I love this child’s duvet cover from the retailer Next with its pattern of pirates, each side with a variation of the design. Multi-images like these are always good for turning into skirts or dresses.
Once again I used my favourite pattern. This time though because of the way the pirate figures were aligned I dispensed with the skirt pattern pieces. Instead I cut and gathered two panel widths. I also decided not to make the bodices out of the same fabric but to chose a plain fabric instead (something that I will repeat in the future I’m sure). With the red bodice dress this meant appropriating the gingham band into the finished dress. For the hem the gingham has been cut from the top of the skirt sections and sewn at the bottom. I used a contrasting ‘dotty’ fabric to make bias binding for the armholes and neckline. As you can see I didn’t make a tie belt but instead utilised an elasticated one I’d made earlier (must make one in red).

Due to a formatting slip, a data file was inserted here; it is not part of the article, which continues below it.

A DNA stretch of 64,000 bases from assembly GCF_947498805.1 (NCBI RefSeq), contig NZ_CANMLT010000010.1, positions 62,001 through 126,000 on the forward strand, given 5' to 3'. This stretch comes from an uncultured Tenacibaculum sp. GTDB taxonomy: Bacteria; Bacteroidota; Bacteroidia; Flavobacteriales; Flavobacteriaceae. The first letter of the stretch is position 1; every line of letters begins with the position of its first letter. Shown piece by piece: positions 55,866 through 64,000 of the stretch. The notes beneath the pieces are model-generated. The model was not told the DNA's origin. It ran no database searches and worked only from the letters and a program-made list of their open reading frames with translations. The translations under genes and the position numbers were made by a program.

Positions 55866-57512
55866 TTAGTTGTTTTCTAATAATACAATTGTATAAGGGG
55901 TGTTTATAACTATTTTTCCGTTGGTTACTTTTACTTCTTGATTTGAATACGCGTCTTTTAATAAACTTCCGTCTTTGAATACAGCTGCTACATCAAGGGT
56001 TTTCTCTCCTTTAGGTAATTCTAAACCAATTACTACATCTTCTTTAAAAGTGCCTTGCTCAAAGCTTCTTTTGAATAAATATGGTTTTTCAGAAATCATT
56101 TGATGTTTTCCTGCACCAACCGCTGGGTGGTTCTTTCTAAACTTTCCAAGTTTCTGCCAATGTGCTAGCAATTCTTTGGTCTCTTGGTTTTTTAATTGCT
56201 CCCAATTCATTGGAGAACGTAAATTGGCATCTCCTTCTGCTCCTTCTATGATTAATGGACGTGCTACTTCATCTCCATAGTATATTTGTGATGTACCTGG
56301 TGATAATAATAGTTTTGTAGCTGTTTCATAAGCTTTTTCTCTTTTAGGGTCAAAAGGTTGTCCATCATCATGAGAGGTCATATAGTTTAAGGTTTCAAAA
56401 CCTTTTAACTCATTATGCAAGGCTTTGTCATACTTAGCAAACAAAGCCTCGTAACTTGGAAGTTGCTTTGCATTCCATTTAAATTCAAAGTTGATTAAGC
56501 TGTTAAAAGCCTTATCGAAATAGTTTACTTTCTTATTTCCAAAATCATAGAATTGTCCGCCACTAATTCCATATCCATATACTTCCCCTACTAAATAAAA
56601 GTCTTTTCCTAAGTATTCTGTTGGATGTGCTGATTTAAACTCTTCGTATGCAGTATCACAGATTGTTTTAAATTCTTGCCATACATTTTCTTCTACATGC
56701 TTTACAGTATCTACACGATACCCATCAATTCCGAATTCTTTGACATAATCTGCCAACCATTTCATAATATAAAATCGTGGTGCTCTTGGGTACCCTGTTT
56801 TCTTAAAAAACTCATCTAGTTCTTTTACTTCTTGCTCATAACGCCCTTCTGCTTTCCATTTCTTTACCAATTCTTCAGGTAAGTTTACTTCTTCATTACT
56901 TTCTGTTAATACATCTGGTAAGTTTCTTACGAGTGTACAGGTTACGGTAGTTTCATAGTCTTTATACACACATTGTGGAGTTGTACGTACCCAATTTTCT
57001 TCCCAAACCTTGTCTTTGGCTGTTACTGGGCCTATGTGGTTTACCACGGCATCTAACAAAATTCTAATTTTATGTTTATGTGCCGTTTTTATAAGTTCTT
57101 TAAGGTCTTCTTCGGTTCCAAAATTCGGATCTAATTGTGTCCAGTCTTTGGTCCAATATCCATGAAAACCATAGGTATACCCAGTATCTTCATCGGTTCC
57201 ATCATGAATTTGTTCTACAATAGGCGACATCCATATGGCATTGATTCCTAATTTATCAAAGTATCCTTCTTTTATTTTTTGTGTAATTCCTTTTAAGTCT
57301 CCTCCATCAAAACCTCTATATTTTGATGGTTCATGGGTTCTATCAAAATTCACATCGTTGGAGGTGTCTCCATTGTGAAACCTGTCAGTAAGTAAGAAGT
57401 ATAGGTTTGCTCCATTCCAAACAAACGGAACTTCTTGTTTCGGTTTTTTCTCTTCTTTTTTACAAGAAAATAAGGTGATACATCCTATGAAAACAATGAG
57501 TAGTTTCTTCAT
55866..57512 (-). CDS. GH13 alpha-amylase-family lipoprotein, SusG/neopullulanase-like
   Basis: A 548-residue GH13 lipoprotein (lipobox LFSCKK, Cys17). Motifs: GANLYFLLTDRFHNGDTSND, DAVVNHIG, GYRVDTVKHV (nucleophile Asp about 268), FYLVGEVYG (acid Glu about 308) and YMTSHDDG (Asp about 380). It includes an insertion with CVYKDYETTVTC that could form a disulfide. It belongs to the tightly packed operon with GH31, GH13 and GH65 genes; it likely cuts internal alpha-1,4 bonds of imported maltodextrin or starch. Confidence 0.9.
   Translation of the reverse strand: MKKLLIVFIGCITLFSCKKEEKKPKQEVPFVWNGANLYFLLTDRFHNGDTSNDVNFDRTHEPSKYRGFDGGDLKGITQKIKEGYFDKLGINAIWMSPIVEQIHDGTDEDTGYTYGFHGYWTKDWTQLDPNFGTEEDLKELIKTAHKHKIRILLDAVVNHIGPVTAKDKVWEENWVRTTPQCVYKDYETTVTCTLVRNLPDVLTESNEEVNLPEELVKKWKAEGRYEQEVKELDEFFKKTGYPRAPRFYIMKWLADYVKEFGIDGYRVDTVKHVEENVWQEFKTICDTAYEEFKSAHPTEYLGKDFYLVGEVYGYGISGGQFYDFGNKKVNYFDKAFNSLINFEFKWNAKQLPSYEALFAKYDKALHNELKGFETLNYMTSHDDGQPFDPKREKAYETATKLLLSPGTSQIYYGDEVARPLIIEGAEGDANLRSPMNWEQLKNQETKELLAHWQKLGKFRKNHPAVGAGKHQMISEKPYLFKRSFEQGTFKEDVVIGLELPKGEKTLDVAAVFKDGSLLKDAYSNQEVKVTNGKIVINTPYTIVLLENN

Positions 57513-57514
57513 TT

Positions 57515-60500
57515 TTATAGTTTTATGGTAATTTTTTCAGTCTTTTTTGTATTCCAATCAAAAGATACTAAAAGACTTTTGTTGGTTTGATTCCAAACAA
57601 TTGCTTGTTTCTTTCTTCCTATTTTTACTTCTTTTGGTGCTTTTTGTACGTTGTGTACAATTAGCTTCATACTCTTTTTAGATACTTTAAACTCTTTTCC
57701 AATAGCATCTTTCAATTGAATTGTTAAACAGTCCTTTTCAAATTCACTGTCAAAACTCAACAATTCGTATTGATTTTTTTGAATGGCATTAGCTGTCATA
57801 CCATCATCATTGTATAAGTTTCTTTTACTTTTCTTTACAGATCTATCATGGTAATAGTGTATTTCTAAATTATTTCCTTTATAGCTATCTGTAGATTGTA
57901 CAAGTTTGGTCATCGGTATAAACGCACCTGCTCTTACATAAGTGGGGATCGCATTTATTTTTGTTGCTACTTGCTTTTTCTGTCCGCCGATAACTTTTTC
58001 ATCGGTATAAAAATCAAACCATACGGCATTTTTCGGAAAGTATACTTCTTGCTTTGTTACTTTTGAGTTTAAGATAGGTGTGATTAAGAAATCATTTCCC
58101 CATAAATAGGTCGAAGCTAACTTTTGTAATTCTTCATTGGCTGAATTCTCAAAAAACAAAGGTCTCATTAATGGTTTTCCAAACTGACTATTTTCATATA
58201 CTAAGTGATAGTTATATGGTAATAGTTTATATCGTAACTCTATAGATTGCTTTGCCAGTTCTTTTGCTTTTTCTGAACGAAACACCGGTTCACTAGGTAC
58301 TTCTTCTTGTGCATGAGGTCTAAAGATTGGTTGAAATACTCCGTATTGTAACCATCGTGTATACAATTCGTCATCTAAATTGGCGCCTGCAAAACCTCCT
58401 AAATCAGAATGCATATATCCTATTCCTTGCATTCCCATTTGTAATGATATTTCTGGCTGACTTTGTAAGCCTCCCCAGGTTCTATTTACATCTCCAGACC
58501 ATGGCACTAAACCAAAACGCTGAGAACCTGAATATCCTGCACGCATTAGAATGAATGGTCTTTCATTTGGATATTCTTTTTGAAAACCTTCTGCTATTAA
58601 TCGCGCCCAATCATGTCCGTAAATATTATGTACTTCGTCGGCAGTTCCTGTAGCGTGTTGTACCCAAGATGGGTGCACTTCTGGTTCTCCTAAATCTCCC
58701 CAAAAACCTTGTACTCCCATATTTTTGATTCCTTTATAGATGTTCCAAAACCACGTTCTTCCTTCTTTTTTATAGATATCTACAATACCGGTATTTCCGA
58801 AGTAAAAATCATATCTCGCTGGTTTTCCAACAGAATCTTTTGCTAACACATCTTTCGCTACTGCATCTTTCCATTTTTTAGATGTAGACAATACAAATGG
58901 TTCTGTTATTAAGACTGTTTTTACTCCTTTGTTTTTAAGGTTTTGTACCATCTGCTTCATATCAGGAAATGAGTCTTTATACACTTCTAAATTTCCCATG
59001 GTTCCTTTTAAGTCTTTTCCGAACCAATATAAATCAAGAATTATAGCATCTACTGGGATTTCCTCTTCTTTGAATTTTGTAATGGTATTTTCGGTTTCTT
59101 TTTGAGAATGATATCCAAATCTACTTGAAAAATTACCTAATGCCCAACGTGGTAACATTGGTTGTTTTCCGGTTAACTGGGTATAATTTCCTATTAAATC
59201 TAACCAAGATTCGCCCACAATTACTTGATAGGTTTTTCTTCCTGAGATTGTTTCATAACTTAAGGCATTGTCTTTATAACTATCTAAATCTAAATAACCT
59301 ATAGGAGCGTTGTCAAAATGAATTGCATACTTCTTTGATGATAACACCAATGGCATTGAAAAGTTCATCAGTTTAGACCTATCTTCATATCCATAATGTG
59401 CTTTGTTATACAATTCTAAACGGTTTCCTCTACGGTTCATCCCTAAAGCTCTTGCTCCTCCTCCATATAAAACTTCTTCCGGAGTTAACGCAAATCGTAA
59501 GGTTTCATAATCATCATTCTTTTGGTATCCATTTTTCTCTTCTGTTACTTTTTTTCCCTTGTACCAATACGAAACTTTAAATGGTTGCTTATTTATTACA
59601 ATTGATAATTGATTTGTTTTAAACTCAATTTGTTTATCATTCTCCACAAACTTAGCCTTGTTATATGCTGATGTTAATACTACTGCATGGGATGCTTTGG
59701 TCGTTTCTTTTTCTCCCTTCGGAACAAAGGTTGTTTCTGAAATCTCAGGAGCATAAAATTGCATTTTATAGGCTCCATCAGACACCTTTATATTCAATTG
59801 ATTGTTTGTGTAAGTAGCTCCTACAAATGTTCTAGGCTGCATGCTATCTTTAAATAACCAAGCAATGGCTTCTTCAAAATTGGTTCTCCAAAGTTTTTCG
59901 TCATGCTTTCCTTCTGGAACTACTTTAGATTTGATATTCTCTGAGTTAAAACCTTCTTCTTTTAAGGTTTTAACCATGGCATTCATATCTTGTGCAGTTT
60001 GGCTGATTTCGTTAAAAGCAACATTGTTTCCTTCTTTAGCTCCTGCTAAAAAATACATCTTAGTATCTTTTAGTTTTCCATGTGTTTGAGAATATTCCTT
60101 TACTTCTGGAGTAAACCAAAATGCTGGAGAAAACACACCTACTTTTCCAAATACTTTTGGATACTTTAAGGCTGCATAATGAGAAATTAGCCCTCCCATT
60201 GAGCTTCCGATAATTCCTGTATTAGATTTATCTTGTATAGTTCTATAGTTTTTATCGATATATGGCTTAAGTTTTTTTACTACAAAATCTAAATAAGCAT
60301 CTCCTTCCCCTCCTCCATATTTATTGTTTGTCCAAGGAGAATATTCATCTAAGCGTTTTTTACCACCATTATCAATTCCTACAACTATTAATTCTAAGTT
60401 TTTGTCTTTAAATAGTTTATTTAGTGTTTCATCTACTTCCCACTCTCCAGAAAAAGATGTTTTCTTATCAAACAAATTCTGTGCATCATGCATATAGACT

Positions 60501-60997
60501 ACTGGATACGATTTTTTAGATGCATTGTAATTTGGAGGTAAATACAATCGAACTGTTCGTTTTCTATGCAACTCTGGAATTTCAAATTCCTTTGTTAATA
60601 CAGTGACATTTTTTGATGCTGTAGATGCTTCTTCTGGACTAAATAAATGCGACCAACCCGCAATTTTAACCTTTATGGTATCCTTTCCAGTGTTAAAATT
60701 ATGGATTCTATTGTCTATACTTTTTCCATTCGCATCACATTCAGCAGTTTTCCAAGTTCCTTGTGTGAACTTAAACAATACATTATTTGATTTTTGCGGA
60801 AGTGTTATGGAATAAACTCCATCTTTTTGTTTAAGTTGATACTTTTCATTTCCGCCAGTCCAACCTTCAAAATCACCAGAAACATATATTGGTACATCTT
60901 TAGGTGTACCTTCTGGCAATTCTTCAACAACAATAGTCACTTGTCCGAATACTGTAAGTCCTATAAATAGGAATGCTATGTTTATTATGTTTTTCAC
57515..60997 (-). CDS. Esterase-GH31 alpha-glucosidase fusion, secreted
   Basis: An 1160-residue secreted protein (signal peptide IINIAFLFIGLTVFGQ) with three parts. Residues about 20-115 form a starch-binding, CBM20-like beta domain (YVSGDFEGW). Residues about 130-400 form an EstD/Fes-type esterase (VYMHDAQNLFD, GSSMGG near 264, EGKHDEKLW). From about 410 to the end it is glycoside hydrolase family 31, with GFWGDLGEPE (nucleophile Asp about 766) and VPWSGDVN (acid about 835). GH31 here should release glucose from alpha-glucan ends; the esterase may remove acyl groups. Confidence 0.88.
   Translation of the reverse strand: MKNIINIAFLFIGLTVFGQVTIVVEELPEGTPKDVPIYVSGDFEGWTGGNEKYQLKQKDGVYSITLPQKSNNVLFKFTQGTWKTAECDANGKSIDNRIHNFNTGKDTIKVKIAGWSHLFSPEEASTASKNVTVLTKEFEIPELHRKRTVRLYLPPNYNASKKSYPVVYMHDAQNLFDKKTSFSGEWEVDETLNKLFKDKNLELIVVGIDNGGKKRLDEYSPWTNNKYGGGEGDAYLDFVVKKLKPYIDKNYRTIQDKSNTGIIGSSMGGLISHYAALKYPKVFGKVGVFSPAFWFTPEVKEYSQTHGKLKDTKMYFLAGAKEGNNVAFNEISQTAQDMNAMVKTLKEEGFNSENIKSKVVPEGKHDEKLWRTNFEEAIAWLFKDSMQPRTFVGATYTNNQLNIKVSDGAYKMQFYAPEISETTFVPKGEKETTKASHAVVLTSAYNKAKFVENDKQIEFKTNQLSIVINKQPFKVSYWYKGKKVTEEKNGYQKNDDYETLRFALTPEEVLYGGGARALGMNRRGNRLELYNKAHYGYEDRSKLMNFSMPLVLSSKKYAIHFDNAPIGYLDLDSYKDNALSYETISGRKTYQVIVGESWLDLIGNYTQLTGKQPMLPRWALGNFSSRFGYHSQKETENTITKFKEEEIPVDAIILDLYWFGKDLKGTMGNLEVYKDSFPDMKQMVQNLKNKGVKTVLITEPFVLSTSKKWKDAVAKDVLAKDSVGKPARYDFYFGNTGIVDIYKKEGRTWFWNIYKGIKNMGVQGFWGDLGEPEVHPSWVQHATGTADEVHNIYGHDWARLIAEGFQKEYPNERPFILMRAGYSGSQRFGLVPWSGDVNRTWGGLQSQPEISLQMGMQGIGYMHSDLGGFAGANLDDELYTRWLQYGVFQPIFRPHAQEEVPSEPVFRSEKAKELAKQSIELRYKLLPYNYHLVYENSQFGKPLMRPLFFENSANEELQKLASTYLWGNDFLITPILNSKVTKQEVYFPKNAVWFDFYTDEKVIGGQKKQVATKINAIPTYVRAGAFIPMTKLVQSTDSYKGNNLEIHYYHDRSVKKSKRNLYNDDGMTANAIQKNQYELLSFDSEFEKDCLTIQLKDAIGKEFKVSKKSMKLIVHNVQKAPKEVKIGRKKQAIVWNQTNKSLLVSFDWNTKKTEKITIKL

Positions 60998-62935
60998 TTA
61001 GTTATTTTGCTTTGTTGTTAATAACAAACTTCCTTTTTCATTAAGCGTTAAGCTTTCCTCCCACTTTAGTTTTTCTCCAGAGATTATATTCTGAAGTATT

For the blue pirate fabric (the quilt’s reverse side) I bought a piece of white cotton drill for the bodice section. This fabric has a lovely weight to it and is great to sew. The armholes and neckline have been edged with bias binding made from an old shirt, left over from one of my previous projects. Each dress has a zip at the back and no pockets.
The duvet dresses that I make work really well with 1950s style net petticoats (inexpensive on Amazon). Wearing this dress today I passed by a woman who remarked upon it, saying that it reminded her of her teenage years back in the 50s. Last week I was up at the London Transport Museum shop in my London Underground dress (THE perfect place to show it off). My dress was much admired by the staff. One aspect of wearing dresses like this is that they do have a nod to vintage style – and vintage style is proper dressing, not the unisex jeans and tee shirt combination. Vintage style also flatters all ages. The summer is perfect for dresses and I’d urge every woman to feel floaty and feminine in a frock like this (pirates optional!).